15. 15.  1979: Inducted into the National Women's Hall of Fame.  Dix's articulate arguments gained her worldwide attention.  Achievements can be seen throughout the United States, Canada, and many European countries  Gave new understanding to others about the blind, the deaf, and how to treat the mentally ill properly.  1845: Remarks on Prisons and Prison Discipline in the United States.
  16. 16. flagguys.com
  17. 17. democralypsenow.blogspot.com  Montgomery County, Maryland  Slaves & estate = main components in family’s property  grew up with slavery  1828: lived with aunt in Washington  Many residents came from Southern states  The center of debates over slavery  May 26, 1835: married to Robert Greenhow  A prestigious hostess  Contact with influential individuals sodahead.com
  18. 18.  Abraham Lincoln was elected  Greenhow lost her influence  11 Southern states began to split themselves from the North  Jefferson Davis = the president of Confederate States knowledgehouse.info Americanamericaslibrary.gov gammabama.com
  19. 19.  Spring 1861: Captain Thomas Jordan asked Greenhow to set up an espionage ring  Convinced of the righteousness of the cause  Favorable social position  Functioned openly as an agent provocateur  Wrote ciphered messages bioguide.congress.gov
  20. 20. Letter written in cipher on Mourning Letter mentioned General George McClellan & movement of Troops, Jan 8, 1861
  21. 21. Pasted Fragments of a Letter Discussing Taking Advantage of Emergencies, Cutting Telegraph Wires, and Spiking Guns Letter to Alexander Boteler (Representative from Virginia to the Confederate Congress)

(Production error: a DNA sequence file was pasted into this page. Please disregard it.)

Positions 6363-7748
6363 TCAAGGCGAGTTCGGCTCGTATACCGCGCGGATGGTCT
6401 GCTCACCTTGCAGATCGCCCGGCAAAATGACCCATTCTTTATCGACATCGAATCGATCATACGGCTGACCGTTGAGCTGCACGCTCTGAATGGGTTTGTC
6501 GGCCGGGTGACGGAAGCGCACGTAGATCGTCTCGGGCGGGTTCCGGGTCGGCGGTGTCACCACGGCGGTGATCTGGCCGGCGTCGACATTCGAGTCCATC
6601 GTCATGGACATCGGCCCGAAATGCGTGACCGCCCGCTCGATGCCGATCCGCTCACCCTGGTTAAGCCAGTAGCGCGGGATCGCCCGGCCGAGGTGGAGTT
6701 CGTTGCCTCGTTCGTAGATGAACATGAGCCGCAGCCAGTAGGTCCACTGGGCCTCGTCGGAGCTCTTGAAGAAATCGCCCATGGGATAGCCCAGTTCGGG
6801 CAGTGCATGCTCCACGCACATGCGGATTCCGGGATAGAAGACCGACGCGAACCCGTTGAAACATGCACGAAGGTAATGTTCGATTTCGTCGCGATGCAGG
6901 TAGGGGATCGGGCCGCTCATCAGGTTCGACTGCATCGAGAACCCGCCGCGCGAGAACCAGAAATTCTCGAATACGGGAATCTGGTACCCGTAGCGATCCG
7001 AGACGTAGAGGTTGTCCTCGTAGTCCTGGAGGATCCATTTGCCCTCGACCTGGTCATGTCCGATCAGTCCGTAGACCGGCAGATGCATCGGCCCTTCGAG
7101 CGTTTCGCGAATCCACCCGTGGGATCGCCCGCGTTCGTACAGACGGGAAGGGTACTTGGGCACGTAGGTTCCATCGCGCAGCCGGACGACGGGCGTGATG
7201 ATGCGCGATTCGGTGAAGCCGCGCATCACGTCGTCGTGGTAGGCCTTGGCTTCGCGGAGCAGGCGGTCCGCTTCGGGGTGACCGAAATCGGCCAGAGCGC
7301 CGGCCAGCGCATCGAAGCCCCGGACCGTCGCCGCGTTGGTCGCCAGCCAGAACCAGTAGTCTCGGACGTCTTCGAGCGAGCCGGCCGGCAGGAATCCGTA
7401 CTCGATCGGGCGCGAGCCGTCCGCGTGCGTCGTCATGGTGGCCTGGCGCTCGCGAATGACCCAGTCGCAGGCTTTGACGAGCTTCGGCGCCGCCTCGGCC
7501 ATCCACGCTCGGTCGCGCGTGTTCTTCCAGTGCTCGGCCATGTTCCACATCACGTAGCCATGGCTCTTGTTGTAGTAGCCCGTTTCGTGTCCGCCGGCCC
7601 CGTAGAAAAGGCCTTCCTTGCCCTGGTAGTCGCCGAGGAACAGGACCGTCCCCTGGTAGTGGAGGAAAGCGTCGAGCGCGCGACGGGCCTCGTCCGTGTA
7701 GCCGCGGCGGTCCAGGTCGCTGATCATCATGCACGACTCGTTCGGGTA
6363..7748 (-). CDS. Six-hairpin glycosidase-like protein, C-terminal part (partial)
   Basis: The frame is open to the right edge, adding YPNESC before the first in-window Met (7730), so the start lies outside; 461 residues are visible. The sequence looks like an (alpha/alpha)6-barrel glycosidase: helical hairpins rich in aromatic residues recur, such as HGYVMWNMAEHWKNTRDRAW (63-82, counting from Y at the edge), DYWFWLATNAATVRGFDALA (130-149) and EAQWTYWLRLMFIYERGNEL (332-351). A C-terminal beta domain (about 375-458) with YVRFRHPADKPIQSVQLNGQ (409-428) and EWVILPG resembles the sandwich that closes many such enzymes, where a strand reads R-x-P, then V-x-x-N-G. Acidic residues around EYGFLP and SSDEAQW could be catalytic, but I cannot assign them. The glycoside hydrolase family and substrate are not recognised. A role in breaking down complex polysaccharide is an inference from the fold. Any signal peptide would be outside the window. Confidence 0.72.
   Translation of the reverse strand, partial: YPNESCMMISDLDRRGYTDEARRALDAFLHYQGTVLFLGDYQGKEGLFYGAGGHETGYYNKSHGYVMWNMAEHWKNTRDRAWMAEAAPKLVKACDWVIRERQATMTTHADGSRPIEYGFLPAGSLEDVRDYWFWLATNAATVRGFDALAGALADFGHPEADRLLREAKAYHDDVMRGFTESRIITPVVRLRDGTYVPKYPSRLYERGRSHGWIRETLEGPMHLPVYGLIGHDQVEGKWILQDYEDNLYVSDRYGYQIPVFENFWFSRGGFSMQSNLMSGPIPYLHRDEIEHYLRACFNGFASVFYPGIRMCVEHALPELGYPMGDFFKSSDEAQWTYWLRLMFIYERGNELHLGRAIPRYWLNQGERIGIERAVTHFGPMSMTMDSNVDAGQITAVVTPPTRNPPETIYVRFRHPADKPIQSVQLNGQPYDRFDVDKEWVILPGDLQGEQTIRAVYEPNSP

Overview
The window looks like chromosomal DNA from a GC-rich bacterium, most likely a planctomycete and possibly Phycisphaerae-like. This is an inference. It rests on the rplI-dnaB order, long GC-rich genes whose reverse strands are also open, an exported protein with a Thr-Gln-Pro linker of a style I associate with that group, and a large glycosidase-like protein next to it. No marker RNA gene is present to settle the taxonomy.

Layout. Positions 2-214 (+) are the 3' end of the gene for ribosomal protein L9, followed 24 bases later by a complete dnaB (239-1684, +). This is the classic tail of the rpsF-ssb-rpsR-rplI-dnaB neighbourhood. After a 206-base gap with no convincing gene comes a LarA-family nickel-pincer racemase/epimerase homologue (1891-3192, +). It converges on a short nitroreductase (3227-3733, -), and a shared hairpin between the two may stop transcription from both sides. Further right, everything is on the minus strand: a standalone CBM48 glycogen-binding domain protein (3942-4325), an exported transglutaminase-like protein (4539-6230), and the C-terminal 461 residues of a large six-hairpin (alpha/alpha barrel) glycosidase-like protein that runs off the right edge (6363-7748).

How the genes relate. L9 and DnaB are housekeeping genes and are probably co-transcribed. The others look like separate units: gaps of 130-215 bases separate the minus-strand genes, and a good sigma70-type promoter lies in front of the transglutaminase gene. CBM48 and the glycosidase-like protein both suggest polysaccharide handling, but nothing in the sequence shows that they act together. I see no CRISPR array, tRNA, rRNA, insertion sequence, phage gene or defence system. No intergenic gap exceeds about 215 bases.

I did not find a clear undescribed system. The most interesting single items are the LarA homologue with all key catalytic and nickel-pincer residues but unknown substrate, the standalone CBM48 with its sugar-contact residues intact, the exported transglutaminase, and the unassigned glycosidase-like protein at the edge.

22. 22. "I had a right to my political opinions. I am a Southern woman, born with revolutionary blood in my veins. Freedom of speech and of thought were my birthright, guaranteed, signed and sealed by the blood of our fathers." cardcow.com
  23. 23. blogs.archives.gov increase of the Regular Army  August 1861: an account of the defenses & fortifications around Washington  National Archives “Important Intelligence for the Rebels”  Planned on sabotage as well as intelligence gathering haohaoreport.com  May 4, 1861: the detailed plan for the
  24. 24.  Brought quick end to the rebellious southern states  General Irvin McDowell & 35,000 troops marched to Manassas, Virginia => vital railroad intersection
  25. 25. “ On the morning of the 16th of July, the Government papers at Washington announced that the ‘Grand Army’ was in motion, and I learned from a reliable source …that the order for a forward movement had gone forth. At twelve o’clock… I dispatched a messenger to Manassas… On the 17th, I dispatched another missive …the intention of the enemy to cut the Winchester railroad, so as to intercept Johnson, and prevent his reinforcing Beauregard, who had comparatively but a small force under his command at Manassas. …On Sunday 21st the great battle of Manassas…ended in the total defeat and rout of the entire ‘Grand Army.’”
  26. 26.  Neighbors suspected  reported to Thomas A. Scott (Assistance Secretary of War)  detective Allan Pinkerton  August 23, 1861: house –search  Copy of orders from the War Department  Notes about military preparations  A plan of the Washington fortifications awesomestories.com A Washington Post article dramatized Rose being arrested on her doorstep by Detective Pinkerton.
  27. 27.  “The House of Detention for Female Rebels” or “Fort Greenhow”  Imprisoned for 5 months; did not stop her from continually sending messages  January 19, 1862: Old Capitol Prison  June 2, 1862: Effective use of press => released but received banishment The Brandy photo of Rose & Little Rose imprisoned
  28. 28.  Sought support & recognition of the Confederacy in Europe  1863: England  Met Queen Victoria  The highest officials in British government  December 12, 1863: set off for Paris  Napoleon III  Stirred up foreign sentiment on behalf of the South => military items Rose Greenhow in Europe
  29. 29.  October 1864: ship ran aground along North Carolina coast  Afraid of being captured  demanded to be taken ashore in a boat  Weighed down by gold and drowned